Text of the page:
Skip to main content
Contribution to Book
MindSets: Sensemaking and Transition in Negotiation
Framing Conflicts: Theory and Applications (2010)
  • Mara Olekalns, Melbourne Business School
  • Philip L Smith, University of Melbourne
A negotiation’s opening moments are characterized by high levels of uncertainty. During this phase, individuals screen each other’s behavior for clues about underlying goals and motives. Much of this information is conveyed implicitly by the language that negotiators use. The words they choose and the way they respond to the other party provide important clues about negotiators’ dominant goals and strategy preferences. At the same time, negotiators use incoming information to assess the other party’s intentions. In negotiation, this uncertainty resolves itself into questions about the other party’s trustworthiness. Because negotiations are characterized by a vulnerability to the actions of another person, individuals need to resolve uncertainty about the other party’s intentions, especially the question of whether the other party will act exploitatively. Consequently, as negotiators monitor the stream of communication, one of their tasks is to determine the likelihood that the other party will act in a self-interested way and claim a greater share of available resources.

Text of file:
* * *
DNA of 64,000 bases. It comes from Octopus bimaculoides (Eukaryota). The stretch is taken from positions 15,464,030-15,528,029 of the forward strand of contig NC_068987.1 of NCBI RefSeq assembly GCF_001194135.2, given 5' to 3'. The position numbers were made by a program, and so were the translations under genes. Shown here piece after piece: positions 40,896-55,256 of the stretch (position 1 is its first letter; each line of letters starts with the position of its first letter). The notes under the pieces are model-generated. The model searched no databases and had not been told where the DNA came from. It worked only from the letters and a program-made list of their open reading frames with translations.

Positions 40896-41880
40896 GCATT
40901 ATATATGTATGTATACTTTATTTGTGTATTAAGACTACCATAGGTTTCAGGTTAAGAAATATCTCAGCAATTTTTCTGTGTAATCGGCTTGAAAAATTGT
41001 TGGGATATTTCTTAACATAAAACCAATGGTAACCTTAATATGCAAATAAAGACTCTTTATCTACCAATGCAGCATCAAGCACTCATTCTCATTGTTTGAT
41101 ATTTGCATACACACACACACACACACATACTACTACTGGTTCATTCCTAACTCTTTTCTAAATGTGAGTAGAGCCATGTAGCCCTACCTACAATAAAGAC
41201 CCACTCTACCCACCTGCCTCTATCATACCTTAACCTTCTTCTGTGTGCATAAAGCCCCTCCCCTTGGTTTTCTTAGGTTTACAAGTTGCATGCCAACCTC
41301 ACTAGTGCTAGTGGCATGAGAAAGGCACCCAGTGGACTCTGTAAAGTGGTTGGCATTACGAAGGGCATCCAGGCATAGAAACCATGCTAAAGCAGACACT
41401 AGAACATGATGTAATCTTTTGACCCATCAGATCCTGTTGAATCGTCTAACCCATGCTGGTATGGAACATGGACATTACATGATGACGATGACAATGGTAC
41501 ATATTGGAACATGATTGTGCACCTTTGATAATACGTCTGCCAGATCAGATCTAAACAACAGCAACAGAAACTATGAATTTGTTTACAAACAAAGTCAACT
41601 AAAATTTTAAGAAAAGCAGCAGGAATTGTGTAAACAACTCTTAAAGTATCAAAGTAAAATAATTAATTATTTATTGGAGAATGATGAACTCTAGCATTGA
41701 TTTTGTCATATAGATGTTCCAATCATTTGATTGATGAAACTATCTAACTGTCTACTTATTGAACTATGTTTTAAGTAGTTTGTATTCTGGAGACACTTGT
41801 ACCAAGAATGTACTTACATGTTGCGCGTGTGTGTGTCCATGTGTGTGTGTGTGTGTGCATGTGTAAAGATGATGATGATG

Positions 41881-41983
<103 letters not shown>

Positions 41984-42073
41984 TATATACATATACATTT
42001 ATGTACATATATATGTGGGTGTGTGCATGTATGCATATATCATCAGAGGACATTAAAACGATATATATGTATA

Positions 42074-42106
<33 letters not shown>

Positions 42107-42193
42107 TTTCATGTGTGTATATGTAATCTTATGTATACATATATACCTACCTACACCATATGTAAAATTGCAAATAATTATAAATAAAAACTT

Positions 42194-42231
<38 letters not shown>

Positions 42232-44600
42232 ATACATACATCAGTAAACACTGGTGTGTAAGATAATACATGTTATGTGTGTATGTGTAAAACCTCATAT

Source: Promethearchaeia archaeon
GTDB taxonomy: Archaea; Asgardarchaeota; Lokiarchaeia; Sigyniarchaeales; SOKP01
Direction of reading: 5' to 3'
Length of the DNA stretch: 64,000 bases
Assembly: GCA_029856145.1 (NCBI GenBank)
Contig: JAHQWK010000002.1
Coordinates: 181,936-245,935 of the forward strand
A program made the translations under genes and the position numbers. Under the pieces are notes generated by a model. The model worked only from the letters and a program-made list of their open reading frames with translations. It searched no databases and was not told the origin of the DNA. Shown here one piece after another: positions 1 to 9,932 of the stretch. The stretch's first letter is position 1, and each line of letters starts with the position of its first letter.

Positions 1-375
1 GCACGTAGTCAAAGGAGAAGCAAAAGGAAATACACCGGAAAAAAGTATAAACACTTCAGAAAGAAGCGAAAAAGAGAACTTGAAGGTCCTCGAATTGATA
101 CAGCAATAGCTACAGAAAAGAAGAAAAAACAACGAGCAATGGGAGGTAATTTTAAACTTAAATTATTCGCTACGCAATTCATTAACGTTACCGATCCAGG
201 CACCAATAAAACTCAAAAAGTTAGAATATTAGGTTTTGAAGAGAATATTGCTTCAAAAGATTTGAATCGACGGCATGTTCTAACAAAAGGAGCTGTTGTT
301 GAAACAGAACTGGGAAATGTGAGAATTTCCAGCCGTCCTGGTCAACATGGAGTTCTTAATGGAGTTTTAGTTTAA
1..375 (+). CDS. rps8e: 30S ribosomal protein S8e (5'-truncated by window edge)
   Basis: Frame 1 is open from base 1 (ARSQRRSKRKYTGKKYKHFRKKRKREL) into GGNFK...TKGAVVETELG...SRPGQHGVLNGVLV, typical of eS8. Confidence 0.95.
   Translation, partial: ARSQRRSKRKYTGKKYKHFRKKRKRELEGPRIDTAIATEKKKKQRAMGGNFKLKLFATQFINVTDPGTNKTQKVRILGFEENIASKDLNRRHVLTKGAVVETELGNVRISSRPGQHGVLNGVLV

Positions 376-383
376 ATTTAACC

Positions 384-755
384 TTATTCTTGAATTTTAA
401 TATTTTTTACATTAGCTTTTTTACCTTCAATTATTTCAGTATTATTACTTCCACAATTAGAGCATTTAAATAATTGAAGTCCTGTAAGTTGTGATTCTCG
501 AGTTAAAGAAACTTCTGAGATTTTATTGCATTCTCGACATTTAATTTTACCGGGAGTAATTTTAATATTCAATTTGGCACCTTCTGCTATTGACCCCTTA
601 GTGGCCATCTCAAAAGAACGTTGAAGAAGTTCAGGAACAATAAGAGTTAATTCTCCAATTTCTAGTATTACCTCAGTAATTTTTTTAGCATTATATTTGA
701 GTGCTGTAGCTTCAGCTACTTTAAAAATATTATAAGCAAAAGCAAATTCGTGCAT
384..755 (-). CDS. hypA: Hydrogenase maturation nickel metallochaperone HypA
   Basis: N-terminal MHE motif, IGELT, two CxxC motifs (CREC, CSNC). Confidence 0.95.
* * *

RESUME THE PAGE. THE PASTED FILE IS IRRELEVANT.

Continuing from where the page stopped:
• negotiation processes,
  • trust,
  • conflict frames,
  • mindsets
Publication Date
W.Donohue, S. Kaufman, R.Rogan
Hampton Press
Citation Information
Mara Olekalns and Philip L Smith. "MindSets: Sensemaking and Transition in Negotiation" Framing Conflicts: Theory and Applications (2010)
Available at: